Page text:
No Holds Barred: Shmuley Boteach vs Christopher Hitchens

In the upcoming debate on the afterlife with the famed author and self-proclaimed atheist I will dismiss the notion that religion comes from insecurity.

September 6, 2010 22:43
4 minute read.
Shmuley Boteach

Shmuley Boteach 58. (photo credit: d)

Is atheism necessary for religion? Rabbi Zusya would say yes. The great Russian hassidic rabbi, who lived more than 200 years ago, was one day teaching his students when he emphasized the necessity of atheism and agnosticism. His students were aghast. Had the master lost his mind? He proved his point. “Say you’re walking down the street and see a hungry man or a homeless woman. If you’re certain there is a God, you’re reaction might be, ‘I need do nothing because God will provide.’ But if you don’t believe in God, or if you doubt His existence, then only you can provide.’”

Religion is the most powerful tool known to mankind. It is capable of inspiring the artistic wonders of the Italian Renaissance and the reliefs of Michelangelo, and is capable of inspiring 19 young men to fly airplanes into buildings. It can show mankind a vision of a perfect world in which “the wolf lies down with the lamb” and it can give the world a vision of people needing to be burned at the stake or stoned as infidels.

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Without intelligent and earnest critics, the heavenly vision can easily twist into the hell on earth. Hence the necessity of atheism and agnosticism.

I would argue that religion learns more about itself from its critics than from its admirers.

I have debated many atheists, from Richard Dawkins to Daniel Dennett to Sam Harris to Christopher Hitchens. Of them all, Hitchens has been by far the most formidable opponent, the one I have most loved and the one that has most gotten under my skin. Religious people have no real interest in Dawkins, whom they find extreme, clinical, mechanical and monolithic. But Hitchens is passionate, utterly unpredictable, contrarian and fluent. And while he has been, at times, highly unfair in his criticism of religion, he redeems it all by being all too human. It is his most likable quality. He is also supremely entertaining.

I BELIEVE this is the reason that my upcoming debate with Hitchens on September 16 in New York City at the Cooper Union on “Is there an afterlife?” has generated such interest, particularly among religious people. The news that Hitchens may be terminally ill has provoked sadness all round, particularly among the faithful.

Groups praying for Hitchens’s healing have sprung up all over America.

Are the faithful praying for Hitchens recovery because they want him to have enough time to convert? Is it because they want a miracle to open his eyes to God’s presence? I can’t say. I can only speak for myself.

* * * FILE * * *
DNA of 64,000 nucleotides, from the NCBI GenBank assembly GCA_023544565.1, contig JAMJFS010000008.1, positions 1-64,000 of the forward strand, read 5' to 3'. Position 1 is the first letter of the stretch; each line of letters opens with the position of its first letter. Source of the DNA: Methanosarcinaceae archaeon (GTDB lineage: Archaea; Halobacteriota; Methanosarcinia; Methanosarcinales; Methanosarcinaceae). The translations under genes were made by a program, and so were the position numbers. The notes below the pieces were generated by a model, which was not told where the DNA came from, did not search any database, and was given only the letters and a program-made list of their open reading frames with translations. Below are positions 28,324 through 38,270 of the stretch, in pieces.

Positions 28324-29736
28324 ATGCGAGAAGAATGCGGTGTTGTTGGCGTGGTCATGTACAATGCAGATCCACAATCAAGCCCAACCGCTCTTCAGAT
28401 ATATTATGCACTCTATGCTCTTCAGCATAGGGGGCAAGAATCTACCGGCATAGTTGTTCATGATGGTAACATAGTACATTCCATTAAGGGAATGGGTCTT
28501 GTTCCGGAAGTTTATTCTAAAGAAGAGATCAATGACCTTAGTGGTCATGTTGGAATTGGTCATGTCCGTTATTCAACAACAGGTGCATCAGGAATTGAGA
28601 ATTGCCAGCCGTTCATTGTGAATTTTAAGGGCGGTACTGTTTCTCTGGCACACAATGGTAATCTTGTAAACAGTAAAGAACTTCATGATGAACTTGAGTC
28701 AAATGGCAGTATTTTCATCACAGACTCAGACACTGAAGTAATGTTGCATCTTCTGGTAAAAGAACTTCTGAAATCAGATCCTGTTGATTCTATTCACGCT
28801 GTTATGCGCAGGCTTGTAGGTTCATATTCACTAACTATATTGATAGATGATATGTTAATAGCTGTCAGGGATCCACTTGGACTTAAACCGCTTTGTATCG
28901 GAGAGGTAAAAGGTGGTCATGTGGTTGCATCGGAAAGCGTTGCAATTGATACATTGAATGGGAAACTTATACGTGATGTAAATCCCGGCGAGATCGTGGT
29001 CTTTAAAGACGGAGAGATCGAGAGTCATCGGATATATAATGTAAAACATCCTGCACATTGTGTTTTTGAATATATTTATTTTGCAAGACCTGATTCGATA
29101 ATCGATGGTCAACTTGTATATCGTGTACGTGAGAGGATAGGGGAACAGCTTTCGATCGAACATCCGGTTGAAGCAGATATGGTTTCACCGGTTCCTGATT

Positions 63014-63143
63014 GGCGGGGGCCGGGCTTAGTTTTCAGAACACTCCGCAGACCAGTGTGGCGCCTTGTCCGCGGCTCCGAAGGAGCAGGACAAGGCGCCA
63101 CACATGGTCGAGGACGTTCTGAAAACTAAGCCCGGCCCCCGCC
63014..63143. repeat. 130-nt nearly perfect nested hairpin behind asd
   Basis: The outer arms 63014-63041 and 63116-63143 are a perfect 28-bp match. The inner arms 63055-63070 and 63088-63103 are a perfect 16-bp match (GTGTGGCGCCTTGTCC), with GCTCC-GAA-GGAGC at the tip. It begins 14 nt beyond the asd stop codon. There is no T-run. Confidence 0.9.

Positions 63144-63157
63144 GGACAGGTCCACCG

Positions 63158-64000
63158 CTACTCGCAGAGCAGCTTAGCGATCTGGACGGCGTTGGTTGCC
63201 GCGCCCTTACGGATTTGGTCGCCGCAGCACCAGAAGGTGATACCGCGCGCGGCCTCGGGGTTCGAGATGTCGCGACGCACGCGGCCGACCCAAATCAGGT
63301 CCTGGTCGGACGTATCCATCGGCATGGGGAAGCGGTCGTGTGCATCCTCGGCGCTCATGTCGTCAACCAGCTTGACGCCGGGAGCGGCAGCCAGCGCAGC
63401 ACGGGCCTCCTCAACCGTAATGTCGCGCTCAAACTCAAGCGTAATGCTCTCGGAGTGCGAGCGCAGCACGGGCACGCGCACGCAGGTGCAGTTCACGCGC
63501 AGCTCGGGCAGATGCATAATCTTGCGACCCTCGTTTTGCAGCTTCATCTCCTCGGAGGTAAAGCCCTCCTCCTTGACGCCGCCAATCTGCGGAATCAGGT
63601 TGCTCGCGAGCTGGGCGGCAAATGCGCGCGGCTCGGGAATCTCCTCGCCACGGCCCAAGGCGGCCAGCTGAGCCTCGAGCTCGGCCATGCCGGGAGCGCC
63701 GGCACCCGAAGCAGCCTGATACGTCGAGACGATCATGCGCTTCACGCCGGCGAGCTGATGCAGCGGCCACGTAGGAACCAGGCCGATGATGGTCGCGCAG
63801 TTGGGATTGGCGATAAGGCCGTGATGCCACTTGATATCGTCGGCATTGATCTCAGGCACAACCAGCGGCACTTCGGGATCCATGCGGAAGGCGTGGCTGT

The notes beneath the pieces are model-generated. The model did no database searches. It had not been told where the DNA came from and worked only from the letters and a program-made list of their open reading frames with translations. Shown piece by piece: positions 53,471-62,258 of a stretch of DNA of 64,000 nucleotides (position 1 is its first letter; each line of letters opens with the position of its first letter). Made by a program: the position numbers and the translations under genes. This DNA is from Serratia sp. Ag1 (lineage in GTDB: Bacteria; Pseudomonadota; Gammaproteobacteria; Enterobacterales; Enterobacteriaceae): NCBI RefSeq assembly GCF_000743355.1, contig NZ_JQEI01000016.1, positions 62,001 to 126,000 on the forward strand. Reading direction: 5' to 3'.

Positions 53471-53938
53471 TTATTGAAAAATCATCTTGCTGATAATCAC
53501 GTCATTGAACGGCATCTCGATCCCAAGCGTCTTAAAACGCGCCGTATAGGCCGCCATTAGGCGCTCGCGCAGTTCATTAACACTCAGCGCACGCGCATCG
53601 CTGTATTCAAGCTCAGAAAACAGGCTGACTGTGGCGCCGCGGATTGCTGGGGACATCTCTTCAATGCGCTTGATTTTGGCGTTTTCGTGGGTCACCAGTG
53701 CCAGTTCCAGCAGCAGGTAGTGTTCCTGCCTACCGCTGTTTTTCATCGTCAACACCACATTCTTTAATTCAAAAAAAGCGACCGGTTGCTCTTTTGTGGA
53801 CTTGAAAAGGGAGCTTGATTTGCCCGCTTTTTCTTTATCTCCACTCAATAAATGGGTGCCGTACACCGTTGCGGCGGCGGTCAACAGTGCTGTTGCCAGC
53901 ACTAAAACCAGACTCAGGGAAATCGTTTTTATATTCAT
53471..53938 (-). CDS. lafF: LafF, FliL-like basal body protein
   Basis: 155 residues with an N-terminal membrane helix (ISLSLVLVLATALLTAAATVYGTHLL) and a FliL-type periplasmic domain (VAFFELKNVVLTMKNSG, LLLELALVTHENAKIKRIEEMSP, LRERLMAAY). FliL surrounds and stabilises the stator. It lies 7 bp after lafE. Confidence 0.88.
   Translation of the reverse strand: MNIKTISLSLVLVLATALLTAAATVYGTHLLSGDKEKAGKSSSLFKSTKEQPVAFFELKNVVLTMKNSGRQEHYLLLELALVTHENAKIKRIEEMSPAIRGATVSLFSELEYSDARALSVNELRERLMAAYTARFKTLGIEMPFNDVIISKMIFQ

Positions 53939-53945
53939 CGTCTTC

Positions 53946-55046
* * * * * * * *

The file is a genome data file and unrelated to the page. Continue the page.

I have no interest in converting Christopher Hitchens to religion. His atheism has not stopped him from being a champion of human rights , and he can teach religious people a thing or two about standing up to tyrants. I am not so naïve as to believe for a moment that Hitchens would be so intellectually dishonest as to suddenly abandon his antipathy toward religion because of impending death. Only a coward forsakes his personal truth in the face of death, and one thing Hitchens is not is a coward. I am not a believer in religion-in-the-foxholes and deathbed confessions. Religion is too important to be embraced out of fear.

Rather, what I intend with our debate is to finally dismiss this notion that religious people invented the idea of an afterlife out of a sense of insecurity. We’ve heard it all before. Religion is the opiate of the masses. It’s a drug that weak-minded people take to help them deal with the meaninglessness of life. They invented the afterlife because they couldn’t accept the finality of death.

Then they invented God to give purpose and design to a fundamentally chaotic and unjust world.

The afterlife in Judaism is none of these things. It is not an escape from the flaws of this world or a reward for the suffering endured here. Any religion that promises an eternal reward for living righteously is better characterized as a business promoting celestial remuneration. Worship God so that He’ll pay you in the hereafter.

Judaism demands that we do the right thing because it’s right and never for any reward.

Most Jewish sages understand the World to Come as the world the way it will be when it reaches a state of perfection through human endeavor – what we call the Messianic Era.

Judaism’s focus is not on the heavens but on the earth, not on a disembodied existence in the sky but on souls animating bodies and doing good deeds here on earth. Our ground zero is not God’s celestial throne but the Earth’s sacred spaces.

I have no intention of converting Hitchens to my religious point of view, and don’t believe I could even if I wanted to.

But I can convince Hitchens that his ideas about religious people are wrong. That we are strong rather than weak, focused on this life rather than on the next, dedicated to healing the world rather than gaining entry into the heavens, fundamentally opposed to fundamentalists, extremely suspicious of any kind of extremists and open to ideas – and criticism – from every quarter.

That’s what Rabbi Zusya was trying to demonstrate. Religious people learn how to serve God and humanity better from everyone they meet.

The writer is host of The Shmuley Show on 77 WABC in NYC. He is the international best-selling author of 23 books, and has just published Renewal: A Guide to the Values-Filled Life.

Follow him on Twitter @RabbiShmuley.

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